Khem festival creates platform for Black and brown comic creators –

Wakanda Ball in Newark
When comic creator Naseed Gifted co-founded Newark’s Khem festival in 2015, he wanted to celebrate Black animation, gaming and comic book creators. And so he did.
The three-day festival, now in its eighth year, recognizes diversity in the comic realm through art, fashion and comics. This year’s event at The Future is Black Afrofuturism Art + Tech Gallery on Broad Street showcased 12 artists and drew over 1,000 people, many dressed in cosplay or superhero costumes to align with the theme: Bringing Wakanda to Newark, before wrapping up last week. Afrofuturism was a concept of the an gallery, which explored a future where Black culture is celebrated in comics and technology. A pre-event included a Wakanda-themed Ball based on the fictional country in East Africa and home to the superhero Black Panther.
“If you look at science fiction, fantasy and even historical documents and media, most of the time they take Black people out of it,” said Newark native Gifted, 45. “So we wanted to amplify the context that we’re going to be here… in the future and what that future looks like.”
Less than 5% of the comic industry is Black, Gifted said. But the idea of inclusionary comic spaces celebrating Black comics has been a movement since 1993 when the founders of Milestone Media asked, “Where are the Black superheroes?” According to the Schomburg Center for Research in Black Culture in Harlem, the film release of Marvel’s Black Panther 2018 showed the power behind representation.
Gifted under his organization P.B.S. Media created the festival, an offshoot of his comic, Afrofuturism Adventure “P.B.Soldier,” set in a renaissance Newark. A Newark public school vice principal, he uses the festival to introduce STEM concepts such as engineering, math, science and technology.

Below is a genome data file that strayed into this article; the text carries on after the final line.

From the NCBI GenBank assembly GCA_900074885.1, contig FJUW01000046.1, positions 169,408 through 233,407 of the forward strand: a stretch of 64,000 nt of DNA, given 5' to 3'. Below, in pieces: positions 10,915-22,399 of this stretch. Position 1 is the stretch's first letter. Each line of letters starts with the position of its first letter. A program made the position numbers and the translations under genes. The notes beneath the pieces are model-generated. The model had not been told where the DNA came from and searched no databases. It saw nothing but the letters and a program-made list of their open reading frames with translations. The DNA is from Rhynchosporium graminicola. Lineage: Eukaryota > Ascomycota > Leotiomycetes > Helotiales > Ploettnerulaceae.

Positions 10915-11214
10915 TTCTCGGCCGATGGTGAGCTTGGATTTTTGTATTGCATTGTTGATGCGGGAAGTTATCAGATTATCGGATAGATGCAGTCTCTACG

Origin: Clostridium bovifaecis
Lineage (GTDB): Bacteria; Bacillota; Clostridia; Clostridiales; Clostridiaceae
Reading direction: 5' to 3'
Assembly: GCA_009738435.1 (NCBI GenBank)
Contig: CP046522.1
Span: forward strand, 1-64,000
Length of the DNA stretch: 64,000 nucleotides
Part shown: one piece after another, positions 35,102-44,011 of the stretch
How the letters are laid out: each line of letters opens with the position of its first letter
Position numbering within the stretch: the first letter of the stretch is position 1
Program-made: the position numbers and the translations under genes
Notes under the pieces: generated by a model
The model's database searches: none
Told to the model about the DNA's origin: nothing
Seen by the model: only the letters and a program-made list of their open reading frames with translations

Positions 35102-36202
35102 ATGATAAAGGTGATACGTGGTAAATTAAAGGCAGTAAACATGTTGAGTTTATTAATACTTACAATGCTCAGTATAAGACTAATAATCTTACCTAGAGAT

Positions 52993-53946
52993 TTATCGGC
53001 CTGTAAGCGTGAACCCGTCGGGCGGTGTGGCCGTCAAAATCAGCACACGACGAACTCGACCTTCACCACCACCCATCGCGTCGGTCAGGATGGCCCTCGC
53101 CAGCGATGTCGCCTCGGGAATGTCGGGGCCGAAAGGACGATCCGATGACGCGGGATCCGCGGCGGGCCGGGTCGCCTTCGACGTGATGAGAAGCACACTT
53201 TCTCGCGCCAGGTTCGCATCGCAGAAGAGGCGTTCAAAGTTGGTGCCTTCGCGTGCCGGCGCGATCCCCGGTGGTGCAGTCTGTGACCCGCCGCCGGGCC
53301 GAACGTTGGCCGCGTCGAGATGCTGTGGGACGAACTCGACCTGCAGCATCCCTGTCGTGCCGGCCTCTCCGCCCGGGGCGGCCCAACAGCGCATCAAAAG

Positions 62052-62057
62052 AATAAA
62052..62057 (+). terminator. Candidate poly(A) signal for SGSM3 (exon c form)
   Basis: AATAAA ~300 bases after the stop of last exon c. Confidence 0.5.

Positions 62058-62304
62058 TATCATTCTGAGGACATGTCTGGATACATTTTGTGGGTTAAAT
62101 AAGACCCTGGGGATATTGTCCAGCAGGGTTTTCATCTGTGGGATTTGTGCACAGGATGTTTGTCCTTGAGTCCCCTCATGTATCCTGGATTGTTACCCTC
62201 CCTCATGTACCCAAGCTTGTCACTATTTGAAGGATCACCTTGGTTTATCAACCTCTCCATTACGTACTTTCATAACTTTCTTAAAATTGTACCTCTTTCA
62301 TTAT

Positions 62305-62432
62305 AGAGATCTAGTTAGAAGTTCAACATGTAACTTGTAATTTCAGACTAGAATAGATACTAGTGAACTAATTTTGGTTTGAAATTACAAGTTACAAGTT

“I’ll always paint Newark in the future sense “ because of where I think it can go, Gifted said.
Newark Mayor Ras Baraka said the Khem festival “is incredible.”
“It is a way to project ourselves into the future. Sometimes people don’t see us when they talk about the future, and this is important,” he said. “It gives us a space and, more importantly, it gives young Black boys and girls opportunity to see themselves in a different way, and it is going to be incredibly impactful.”
Through the Khem Festival, Gifted created a platform for Black artists like AfroFuturist and biologist Rashida Lovely and pilot Derrick Garvin to show and sell their work. Lovely founded Newave Studios, a multi-arts and science studio in Scranton, Pa. Garvin is CEO of Dynasty of the Magi, a comic book he created and combined with a game based on the comic.
At this year’s festival, artist Serron Green, whose also known as Xplore Freedom, was one of the featured artists in the gallery. Green, 53, created an alternate universe where superheroes like Batman, Superman and Green Lantern are Black through his artwork.
“How does that change the narrative and the perception of the character itself,” said Green of Newark. “Or a character like Superman in a climate where Black men are getting shot, constantly imagine if he was bulletproof.”
“The question also is, does the oppressed become the oppressor given that power?”
Another artist Charles Date 16, of Rahway, used music and vibrant colors to illustrate her characters and inter- storytelling. Her series is called Vulcarmia.
“We don’t have many opportunities to express ourselves, especially from our community,” she said. “So, it’s important to draw, write, sing, dance, to get more color into the world.”
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